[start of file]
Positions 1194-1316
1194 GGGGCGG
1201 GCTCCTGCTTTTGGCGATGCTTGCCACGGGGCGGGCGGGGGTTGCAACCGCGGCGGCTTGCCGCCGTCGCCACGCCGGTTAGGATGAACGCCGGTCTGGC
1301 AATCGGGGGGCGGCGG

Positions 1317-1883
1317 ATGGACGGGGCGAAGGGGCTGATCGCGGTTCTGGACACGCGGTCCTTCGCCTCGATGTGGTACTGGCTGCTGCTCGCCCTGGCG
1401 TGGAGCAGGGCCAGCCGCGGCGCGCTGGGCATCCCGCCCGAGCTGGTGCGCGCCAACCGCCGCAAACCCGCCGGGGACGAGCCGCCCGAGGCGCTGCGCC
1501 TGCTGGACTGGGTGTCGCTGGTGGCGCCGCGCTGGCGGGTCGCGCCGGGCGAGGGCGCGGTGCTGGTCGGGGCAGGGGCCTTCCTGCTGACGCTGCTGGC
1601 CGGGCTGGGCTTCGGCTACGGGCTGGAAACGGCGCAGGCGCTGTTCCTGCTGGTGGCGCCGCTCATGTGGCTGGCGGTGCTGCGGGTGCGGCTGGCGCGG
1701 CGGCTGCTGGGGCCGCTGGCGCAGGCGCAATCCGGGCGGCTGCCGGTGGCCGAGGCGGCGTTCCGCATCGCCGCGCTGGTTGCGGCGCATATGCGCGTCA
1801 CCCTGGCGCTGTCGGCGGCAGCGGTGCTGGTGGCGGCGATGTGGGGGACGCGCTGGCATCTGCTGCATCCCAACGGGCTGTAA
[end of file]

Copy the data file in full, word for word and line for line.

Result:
Positions 1194-1316
1194 GGGGCGG
1201 GCTCCTGCTTTTGGCGATGCTTGCCACGGGGCGGGCGGGGGTTGCAACCGCGGCGGCTTGCCGCCGTCGCCACGCCGGTTAGGATGAACGCCGGTCTGGC
1301 AATCGGGGGGCGGCGG

Positions 1317-1883
1317 ATGGACGGGGCGAAGGGGCTGATCGCGGTTCTGGACACGCGGTCCTTCGCCTCGATGTGGTACTGGCTGCTGCTCGCCCTGGCG
1401 TGGAGCAGGGCCAGCCGCGGCGCGCTGGGCATCCCGCCCGAGCTGGTGCGCGCCAACCGCCGCAAACCCGCCGGGGACGAGCCGCCCGAGGCGCTGCGCC
1501 TGCTGGACTGGGTGTCGCTGGTGGCGCCGCGCTGGCGGGTCGCGCCGGGCGAGGGCGCGGTGCTGGTCGGGGCAGGGGCCTTCCTGCTGACGCTGCTGGC
1601 CGGGCTGGGCTTCGGCTACGGGCTGGAAACGGCGCAGGCGCTGTTCCTGCTGGTGGCGCCGCTCATGTGGCTGGCGGTGCTGCGGGTGCGGCTGGCGCGG
1701 CGGCTGCTGGGGCCGCTGGCGCAGGCGCAATCCGGGCGGCTGCCGGTGGCCGAGGCGGCGTTCCGCATCGCCGCGCTGGTTGCGGCGCATATGCGCGTCA
1801 CCCTGGCGCTGTCGGCGGCAGCGGTGCTGGTGGCGGCGATGTGGGGGACGCGCTGGCATCTGCTGCATCCCAACGGGCTGTAA